Sharrif Floyd was the first of three first-round selections for the Minnesota Vikings in the 2013 NFL Draft. After the NFL Scouting Combine, there were some experts that were saying he was one of the best players in the draft and had him being a top-10 pick. To the Vikings delight, however, he fell to them at No. 23 overall and they happily selected him.
Floyd was brought in to replace long-time defensive tackle standout Kevin Williams. Floyd struggled during his rookie season and his struggles were likely amplified by the success that Williams had during his career in Minnesota. And even though it was just his first year in the NFL, many people were already writing off Floyd as a bust.
It is not clear why Floyd struggled during his rookie season, but it seems that what the coaching staff at the time was trying to teach him did not quite click. Once Mike Zimmer took over as the Vikings new head coach and the scheme changed, everything seemed to change for the second-year defensive tackle and the potential he showed in college began to be realized.
The defensive tackle comes in at 6-foot-3, 311 pounds, and even with that size he still has a good first step and is very athletic. That is why it was so confusing for people when he struggled in his first season, posting 19 tackles, 2½ sacks and one forced fumble in 16 games. He was able to improve on those numbers during his second season even though he played in two fewer games. In 2014, Floyd recorded 42 tackles and 4½ sacks.
Even though Floyd officially played in 14 games during the 2014 season, it was realistically more like he played in 12 games. He struggled with injuries during the middle of the season and tried to play on multiple occasions in those two games where he had to be pulled after fewer than 20 snaps. Despite the injuries and limited snaps, though, Floyd was still able to put up improved numbers from his rookie season and, if he can stay healthy, should only continue to improve in 2015.
This season will be the third year of Floyd’s four-year rookie contract, which means the Vikings will have to be making a decision based on his future soon. If he is able to continue to show the development he had between his rookie and second season, and can stay healthy, you can be sure that the Vikings are going to want to give him a long-term deal and have him hold down the middle of their defensive line for years to come.
There are several young players on the Vikings’ roster that they are going to try to get deals done with, but one or two might have to be let go because there is not enough money to go around. Since Floyd was a first-round pick, he will have a fifth-year option that could be exercised in March. This should ultimately help his chances of staying with the team long-term because it gives the Vikings a longer amount of time to work something out with him.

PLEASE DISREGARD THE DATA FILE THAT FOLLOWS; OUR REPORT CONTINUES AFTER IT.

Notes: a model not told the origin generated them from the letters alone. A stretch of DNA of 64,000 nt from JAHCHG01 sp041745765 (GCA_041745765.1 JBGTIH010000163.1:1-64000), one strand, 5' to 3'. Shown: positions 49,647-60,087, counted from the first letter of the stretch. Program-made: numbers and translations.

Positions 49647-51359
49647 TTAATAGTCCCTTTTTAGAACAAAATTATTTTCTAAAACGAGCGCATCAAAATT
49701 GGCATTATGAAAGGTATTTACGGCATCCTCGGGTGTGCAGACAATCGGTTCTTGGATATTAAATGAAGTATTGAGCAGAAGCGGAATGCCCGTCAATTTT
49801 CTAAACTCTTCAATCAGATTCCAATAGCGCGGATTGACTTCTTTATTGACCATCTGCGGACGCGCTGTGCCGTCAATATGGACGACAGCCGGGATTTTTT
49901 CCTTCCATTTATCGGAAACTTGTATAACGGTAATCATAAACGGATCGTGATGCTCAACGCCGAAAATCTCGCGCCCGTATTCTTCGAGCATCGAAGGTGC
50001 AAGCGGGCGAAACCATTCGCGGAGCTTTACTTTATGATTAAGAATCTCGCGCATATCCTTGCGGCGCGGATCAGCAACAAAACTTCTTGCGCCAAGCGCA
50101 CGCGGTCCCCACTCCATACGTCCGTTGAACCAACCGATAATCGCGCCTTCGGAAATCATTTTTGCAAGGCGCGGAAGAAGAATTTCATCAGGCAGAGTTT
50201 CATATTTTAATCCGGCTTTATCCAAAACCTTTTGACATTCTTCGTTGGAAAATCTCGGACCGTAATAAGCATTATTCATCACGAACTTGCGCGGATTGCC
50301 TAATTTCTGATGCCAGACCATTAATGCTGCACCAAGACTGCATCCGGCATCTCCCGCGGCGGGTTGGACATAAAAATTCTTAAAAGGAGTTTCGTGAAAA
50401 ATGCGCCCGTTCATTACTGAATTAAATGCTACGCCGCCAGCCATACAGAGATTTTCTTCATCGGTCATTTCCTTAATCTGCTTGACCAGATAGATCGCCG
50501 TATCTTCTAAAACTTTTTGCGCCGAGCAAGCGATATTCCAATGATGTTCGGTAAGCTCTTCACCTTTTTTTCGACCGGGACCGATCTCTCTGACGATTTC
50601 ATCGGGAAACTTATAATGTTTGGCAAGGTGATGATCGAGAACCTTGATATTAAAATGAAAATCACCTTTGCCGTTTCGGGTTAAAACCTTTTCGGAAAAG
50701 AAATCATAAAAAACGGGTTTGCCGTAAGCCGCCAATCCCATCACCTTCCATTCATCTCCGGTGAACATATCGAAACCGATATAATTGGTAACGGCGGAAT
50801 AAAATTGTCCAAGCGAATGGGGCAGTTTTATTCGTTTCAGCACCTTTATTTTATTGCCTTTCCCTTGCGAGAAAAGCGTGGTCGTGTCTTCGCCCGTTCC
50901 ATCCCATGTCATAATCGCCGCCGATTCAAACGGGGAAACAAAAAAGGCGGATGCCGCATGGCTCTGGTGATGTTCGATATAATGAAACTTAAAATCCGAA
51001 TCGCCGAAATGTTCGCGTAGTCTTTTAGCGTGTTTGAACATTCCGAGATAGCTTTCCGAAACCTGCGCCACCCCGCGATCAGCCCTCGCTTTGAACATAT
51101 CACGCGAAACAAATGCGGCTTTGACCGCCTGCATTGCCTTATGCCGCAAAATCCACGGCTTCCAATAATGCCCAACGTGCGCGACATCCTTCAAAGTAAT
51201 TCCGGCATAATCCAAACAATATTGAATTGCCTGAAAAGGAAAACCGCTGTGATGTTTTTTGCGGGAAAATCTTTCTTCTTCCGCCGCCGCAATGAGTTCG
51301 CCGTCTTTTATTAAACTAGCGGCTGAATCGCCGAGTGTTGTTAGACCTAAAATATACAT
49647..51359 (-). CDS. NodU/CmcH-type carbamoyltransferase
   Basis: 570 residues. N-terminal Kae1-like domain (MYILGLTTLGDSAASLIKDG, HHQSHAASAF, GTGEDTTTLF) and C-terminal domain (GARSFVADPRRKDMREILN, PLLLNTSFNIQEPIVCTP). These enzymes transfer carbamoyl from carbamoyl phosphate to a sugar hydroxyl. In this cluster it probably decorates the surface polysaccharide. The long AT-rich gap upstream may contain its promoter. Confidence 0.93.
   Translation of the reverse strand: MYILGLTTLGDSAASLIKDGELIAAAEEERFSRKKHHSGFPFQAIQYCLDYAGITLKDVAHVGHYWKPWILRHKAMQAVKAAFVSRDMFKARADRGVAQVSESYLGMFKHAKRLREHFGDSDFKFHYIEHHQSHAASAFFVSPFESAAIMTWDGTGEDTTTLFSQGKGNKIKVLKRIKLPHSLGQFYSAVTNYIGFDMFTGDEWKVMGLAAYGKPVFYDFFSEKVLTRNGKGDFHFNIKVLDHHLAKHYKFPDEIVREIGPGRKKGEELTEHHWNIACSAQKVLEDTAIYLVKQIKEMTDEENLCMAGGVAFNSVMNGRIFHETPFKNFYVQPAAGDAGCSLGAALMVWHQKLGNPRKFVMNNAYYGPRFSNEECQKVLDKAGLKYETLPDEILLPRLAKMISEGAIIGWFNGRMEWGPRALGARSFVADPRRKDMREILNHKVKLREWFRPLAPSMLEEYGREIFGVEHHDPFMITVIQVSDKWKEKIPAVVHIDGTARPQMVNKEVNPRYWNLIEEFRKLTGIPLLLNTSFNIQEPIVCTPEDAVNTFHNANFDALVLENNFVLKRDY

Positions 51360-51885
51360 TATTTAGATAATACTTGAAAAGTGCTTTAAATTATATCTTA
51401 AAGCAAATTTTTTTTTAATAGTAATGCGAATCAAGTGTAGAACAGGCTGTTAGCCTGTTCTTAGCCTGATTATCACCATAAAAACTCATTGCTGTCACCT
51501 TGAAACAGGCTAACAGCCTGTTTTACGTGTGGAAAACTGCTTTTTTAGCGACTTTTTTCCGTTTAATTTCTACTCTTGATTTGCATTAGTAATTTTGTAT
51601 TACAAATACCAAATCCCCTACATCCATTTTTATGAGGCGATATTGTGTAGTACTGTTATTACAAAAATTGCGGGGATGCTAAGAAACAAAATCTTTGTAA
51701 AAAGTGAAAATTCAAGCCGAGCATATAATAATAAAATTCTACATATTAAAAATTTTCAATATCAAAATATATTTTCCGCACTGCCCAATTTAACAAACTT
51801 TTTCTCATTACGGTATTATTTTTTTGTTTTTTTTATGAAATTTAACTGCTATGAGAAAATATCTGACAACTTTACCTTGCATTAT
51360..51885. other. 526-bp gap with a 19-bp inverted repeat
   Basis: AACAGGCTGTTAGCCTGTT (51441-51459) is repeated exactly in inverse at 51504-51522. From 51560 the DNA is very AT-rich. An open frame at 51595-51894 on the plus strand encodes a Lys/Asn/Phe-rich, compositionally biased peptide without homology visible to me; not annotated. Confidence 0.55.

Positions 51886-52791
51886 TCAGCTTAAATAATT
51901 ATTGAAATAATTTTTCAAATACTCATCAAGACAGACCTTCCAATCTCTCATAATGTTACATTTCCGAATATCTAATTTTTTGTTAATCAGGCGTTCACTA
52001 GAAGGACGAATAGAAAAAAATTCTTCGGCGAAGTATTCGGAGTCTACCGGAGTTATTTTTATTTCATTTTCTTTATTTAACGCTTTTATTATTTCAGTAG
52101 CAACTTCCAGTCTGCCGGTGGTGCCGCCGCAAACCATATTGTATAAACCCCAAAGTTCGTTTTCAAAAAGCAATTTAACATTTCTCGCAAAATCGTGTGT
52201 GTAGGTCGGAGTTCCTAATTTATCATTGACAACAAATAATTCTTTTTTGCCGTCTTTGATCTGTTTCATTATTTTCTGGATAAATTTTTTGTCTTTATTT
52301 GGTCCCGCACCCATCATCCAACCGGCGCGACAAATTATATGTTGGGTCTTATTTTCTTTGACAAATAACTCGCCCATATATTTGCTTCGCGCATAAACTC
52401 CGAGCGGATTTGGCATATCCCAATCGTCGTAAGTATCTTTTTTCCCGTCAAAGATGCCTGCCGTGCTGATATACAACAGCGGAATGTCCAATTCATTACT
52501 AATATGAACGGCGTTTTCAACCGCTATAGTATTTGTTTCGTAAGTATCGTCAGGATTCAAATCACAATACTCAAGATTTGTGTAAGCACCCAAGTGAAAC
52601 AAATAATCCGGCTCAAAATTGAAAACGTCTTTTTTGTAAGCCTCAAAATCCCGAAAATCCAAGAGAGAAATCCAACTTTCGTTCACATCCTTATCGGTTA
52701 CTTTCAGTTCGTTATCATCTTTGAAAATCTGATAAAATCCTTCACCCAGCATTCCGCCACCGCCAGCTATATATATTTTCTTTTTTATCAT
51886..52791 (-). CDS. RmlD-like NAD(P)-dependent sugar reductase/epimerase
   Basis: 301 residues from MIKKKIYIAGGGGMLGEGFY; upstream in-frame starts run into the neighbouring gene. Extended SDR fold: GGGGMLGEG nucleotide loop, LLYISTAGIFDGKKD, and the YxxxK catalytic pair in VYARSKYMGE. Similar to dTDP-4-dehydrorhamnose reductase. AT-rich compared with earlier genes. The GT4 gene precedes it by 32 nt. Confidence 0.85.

Say the Vikings are not able to get something done with Floyd while he is still under contract, and he tests the free-agent market. What happens if he decides to leave and join some other team? Is there anyone else on the current roster that could replace him? Tom Johnson is currently 30 years old and his contract will be up in 2017 as well, and at the age of 32 it will be less likely that the team re-signs him instead of Floyd. The other reasonable option would be Shamar Stephen. He was a seventh-round pick by the team in 2014 and started in place of Floyd when he was injured. Stephen appears to be a solid defensive tackle but lacks the playmaking ability that Floyd has.
If Floyd continues to progress, though, it seems very unlikely that the Vikings will part ways with him. He is a young and athletic player that has the ability to be a run stopper as well as rush the passer and you can be sure the Vikings are going to want to keep they are going to do everything they can to keep him in Minnesota. But he has to continue to improve and show he can stay healthy.
Vikings’ 25 and under top 10: Sharrif Floyd
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